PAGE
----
“Most of Them Are Amateurs”: Women with Spinal Cord Injury Experience the Lack of Education and Training among Medical Providers While Seeking Gynecological Care

Heather Elise Dillaway, Catherine L. Lysack

Abstract


Although the American Disabilities Act (ADA, 1990) became federal law more than two decades ago, individuals with disabilities continue to experience substandard healthcare. We use this article to hone in on disabled women's experiences of seeking gynecological care and the access disparities they still face. The data for this qualitative study were gathered using in-depth interviews with 20 women living with spinal cord injuries in or around Detroit, Michigan. Each interviewee was questioned about overall health and physical functioning, accessibility of doctor offices, interactions with health care providers, and gynecological health-seeking behaviors. In this paper we report on women's gynecological healthcare experiences and related attitudes and practices, and what women see as the primary structural and social barriers to comprehensive care. Findings echo past literature about the inaccessibility of doctor's offices, including the lack of suitable exam tables. However, our findings also suggest that the lack of education and training among medical providers could be a key social barrier and determinant of whether individual women actually secure gynecological care.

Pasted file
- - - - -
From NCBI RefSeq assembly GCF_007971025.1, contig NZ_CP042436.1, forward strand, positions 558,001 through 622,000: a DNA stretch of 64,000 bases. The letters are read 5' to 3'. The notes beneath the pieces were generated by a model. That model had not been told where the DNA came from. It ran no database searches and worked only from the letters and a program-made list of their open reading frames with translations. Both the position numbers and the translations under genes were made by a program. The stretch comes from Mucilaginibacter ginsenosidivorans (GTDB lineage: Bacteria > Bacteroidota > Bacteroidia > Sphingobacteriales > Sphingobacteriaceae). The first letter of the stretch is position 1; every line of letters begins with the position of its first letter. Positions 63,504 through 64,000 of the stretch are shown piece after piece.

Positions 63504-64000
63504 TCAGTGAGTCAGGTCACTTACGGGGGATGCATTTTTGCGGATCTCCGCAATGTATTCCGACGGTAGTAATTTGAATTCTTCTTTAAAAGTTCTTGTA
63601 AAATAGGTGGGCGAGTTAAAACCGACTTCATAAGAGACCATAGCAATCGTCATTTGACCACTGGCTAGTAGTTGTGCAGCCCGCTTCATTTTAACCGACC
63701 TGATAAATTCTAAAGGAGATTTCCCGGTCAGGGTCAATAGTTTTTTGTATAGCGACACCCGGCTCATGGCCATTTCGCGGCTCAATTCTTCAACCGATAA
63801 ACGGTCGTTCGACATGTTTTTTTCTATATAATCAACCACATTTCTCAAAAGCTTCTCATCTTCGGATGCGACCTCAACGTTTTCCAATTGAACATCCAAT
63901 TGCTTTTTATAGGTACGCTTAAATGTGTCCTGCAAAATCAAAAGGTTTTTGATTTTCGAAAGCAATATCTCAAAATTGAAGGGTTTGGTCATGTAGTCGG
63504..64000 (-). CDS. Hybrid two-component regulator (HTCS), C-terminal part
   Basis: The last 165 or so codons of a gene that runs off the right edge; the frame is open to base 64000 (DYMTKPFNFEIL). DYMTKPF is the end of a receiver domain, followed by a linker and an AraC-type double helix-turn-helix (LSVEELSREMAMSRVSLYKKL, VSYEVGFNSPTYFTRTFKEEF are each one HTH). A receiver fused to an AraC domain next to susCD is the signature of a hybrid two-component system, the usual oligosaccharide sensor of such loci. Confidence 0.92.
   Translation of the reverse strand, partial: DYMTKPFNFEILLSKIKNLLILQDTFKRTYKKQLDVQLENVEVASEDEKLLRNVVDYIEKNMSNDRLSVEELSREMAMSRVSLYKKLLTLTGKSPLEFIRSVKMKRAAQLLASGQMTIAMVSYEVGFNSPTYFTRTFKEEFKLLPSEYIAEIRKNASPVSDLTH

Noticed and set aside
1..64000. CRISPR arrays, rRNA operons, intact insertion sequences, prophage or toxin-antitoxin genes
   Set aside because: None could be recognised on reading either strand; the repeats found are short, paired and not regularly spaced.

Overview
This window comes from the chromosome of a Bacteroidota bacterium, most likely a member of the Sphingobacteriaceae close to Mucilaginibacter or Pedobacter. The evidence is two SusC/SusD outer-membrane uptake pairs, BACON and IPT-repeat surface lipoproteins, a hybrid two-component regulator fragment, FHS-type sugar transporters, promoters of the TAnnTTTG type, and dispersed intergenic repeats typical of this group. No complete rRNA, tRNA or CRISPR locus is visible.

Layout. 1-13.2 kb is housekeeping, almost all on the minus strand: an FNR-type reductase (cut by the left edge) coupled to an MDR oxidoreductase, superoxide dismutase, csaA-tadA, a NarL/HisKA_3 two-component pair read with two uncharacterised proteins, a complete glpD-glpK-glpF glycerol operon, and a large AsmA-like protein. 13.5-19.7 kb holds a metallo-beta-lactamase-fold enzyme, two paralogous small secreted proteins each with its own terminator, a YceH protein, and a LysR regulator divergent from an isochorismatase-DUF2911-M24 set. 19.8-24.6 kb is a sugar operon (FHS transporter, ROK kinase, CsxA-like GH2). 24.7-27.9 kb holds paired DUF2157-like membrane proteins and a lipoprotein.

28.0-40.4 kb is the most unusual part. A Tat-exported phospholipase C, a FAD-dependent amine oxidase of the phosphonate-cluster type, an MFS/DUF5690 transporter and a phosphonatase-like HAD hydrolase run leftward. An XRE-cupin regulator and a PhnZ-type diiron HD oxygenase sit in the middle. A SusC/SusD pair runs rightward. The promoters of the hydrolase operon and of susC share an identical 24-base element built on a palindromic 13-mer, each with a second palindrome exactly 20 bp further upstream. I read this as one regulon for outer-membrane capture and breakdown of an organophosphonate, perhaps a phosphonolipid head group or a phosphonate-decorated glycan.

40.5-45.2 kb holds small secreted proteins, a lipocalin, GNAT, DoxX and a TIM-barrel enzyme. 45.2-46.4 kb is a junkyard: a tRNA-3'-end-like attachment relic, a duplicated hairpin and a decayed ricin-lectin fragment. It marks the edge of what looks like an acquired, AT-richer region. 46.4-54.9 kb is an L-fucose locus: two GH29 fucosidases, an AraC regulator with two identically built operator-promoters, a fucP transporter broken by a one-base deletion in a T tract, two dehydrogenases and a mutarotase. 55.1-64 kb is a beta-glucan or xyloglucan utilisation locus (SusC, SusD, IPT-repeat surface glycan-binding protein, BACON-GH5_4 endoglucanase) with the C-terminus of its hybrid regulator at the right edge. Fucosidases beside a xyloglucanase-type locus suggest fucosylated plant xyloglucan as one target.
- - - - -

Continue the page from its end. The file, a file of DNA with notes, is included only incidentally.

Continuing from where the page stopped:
Keywords


spinal cord injury; gynecological health care; barrier; education; training; qualitative research

Full Text:

HTML


DOI: http://dx.doi.org/10.18061/dsq.v35i3.4934

Copyright (c) 2015 Heather Elise Dillaway, Catherine L. Lysack



Beginning with Volume 36, Issue No. 4 (2016), Disability Studies Quarterly is published under a Creative Commons Attribution-NonCommercial-NoDerivatives license unless otherwise indicated. 

Disability Studies Quarterly is published by The Ohio State University Libraries in partnership with the Society for Disability Studies.

If you encounter problems with the site or have comments to offer, including any access difficulty due to incompatibility with adaptive technology, please contact the web manager, Terri Fizer.

ISSN: 2159-8371 (Online); 1041-5718 (Print)